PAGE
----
A unions' internal affairs are governed by its constitution. In Brown v. Hanley, the Ontario Court of Appeal addressed a novel claim by four members seeking to invalidate sections of their union's constitution that made it difficult to affiliate with another union on the basis that those sections were unconscionable as a matter of contract law.
As to the main appeal, the Court issued a stay of proceedings while the members' complaints proceeded through the regular channels of union democracy. The Court also rejected the respondent union's argument that the doctrine of unconscionability was inapplicable to union constitutions.
Several unions sought leave to intervene in this proceeding due to the importance of the issues raised in the claim. However, the Court declined to allow the interventions.
Nevertheless, this case raises important issues for many Canadian unions because the impugned provisions are commonly included in union constitutions.
The Amalgamated Transit Union (ATU) represents transit workers across 240 local unions in the United States and Canada. Local 113 was formed in 1899 and currently represents 10,000 Toronto Transit Commission employees subject to both the Local's bylaws and the International Constitution. The Constitution is only amendable by a two-third's majority vote at the ATU's international convention.
In 2017, four Local 113 members sought a declaration from the Superior Court that certain provisions in the Constitution were unenforceable on the basis of unconscionability. As a matter of contract law, a contract is unconscionable when one party exploits its bargaining power to extract an unfair advantage from the other.
The provisions in question dealt with inter-union raiding. Specifically, they:
(1) permitted 10 Local members to block a disaffiliation vote
(2) required the Local to forfeit its assets to the ATU in the event of disaffiliation, and
(3) allowed the ATU to impose sanctions on members engaged in prohibited dual unionism or otherwise supporting raiding activity.
The union initially responded by asking the Court to strike the claim. It argued that the claim disclosed no reasonable cause of action because unconscionability was inapplicable to union constitutions. The ATU also argued that the members lacked standing to bring an action on behalf of the Local and that the matter was within the exclusive jurisdiction of the Ontario Labour Relations Board.
In 2018, the Superior Court dismissed the union's application to strike the claim. However, the Court ordered a stay of proceedings while the members pursued amendments to the Constitution through internal decision-making channels. In the meantime, the union was enjoined from invoking any disciplinary measures until a final resolution was reached. The members appealed the stay and the union cross-appealed the Court's refusal to strike.
The Court of Appeal Decision
In a May 15, 2019 decision, the Ontario Court of Appeal affirmed the lower court's ruling and dismissed both appeals. Applying the Supreme Court of Canada's leading decision Berry v. Pulley, the Court of Appeal added to the jurisprudence examining the legal nature of union membership and the relationship between the statutory jurisdiction of the Ontario Labour Relations Board and the common law of internal union affairs. While the decision offers clarity on the Court's thinking in these areas, it also suggests that the law of union governance and inter-union conflict remains in a state of flux.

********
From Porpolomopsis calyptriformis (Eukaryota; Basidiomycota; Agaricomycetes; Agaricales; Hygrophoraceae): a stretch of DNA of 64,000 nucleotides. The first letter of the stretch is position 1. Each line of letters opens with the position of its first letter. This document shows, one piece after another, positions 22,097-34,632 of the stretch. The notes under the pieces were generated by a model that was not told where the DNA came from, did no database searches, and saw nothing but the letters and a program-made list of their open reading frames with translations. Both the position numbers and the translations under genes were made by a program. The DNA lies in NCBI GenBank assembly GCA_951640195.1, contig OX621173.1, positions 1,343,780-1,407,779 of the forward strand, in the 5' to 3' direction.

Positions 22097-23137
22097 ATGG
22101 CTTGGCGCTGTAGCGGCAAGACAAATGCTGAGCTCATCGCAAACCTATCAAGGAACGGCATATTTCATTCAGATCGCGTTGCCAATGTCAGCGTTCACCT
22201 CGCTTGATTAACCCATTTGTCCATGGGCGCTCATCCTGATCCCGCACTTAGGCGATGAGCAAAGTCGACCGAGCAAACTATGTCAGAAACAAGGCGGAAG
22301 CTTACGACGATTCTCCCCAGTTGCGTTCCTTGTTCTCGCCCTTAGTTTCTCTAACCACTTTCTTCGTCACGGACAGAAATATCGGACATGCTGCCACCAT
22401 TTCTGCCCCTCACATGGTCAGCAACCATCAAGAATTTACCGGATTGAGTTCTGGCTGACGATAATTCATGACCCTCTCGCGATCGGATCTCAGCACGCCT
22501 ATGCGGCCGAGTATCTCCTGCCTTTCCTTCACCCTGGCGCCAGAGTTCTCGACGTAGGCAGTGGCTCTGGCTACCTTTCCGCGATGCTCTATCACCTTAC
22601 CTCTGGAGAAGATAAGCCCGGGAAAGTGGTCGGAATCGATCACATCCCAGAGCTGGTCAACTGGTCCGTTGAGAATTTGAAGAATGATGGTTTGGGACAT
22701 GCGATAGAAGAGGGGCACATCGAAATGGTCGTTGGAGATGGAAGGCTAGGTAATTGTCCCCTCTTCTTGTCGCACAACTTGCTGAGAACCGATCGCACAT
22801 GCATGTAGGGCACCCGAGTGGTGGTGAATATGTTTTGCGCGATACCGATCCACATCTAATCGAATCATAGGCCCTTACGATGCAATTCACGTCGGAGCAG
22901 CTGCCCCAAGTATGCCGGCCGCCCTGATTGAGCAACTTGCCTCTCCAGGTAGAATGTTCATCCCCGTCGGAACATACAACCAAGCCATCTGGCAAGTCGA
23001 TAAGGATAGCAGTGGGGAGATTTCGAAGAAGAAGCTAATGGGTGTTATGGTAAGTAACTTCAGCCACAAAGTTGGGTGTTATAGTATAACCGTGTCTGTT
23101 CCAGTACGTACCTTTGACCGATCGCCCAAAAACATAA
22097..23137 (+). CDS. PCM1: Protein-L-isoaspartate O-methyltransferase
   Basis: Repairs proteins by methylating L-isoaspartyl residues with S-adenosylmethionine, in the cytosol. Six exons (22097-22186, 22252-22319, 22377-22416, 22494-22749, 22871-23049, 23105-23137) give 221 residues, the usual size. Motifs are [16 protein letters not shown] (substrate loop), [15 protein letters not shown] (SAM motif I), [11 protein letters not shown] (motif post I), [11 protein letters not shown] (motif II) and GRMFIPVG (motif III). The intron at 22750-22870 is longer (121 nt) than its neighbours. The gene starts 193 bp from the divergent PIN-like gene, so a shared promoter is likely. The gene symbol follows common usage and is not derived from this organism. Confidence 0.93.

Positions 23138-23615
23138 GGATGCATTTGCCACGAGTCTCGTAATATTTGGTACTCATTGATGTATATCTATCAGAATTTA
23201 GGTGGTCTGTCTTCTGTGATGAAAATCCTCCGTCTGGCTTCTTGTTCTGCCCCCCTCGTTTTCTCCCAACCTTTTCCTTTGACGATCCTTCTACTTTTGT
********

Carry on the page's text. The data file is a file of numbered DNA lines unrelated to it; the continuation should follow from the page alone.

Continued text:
1. Union constitutions are contractual in nature
The modern legal view of unions and their constitutions was outlined by the Supreme Court of Canada in Berry v. Pulley. Historically, unions lacked status as discrete legal entities and were treated as a web of contracts between individual union members. In light of the labour movement's important role in Canadian society and the strong legal foundation provided by labour relations statutes, the Supreme Court cast aside this outdated legal fiction and recognized unions as legal entities in their own right.
Berry v. Pulley allowed unions and their members to establish union constitutions in the nature of private contracts and then enforce the terms of these constitutions in court. The Supreme Court described this contract-like quality and the unique legal relationship embodied by union constitutions:
[…] this relationship is in the nature of a contract because it is unlike a typical commercial contract. Although the relationship includes at least some of the indicia of a common law contract (for example offer and acceptance), the terms of the contractual relationship between the union and the member will be greatly determined by the statutory regime affecting unions generally as well as the labour law principles that courts have fashioned over the years. [emphasis in original].
After Berry v. Pulley, the Ontario Court of Appeal considered to what extent this contract-like characterization invites the application of contract law principles in Birch v. Union of Taxation Employees, Local 70030. Like the plaintiffs in Brown v. Hanley, the members in Birch argued that sections of their union constitution were unconscionable. They wanted to avoid fines for crossing a picket line on the basis that the union's constitutional authority to impose these sanctions was rooted in an unfair, take-it-or-leave-it "contract of adhesion" concluded in the absence of a meaningful bargaining process. A majority of the Court in Birch agreed and set aside the contested provisions.
Brown v. Hanley offered the Court an opportunity to reconsider the approach it took in Birch. Both cases confront the fundamental conflict between a statutory labour relations regime that relies upon the principle of majoritarian exclusivity to deliver collective bargaining, and private law tools such as unconscionability which privilege individual freedom of contract above all else.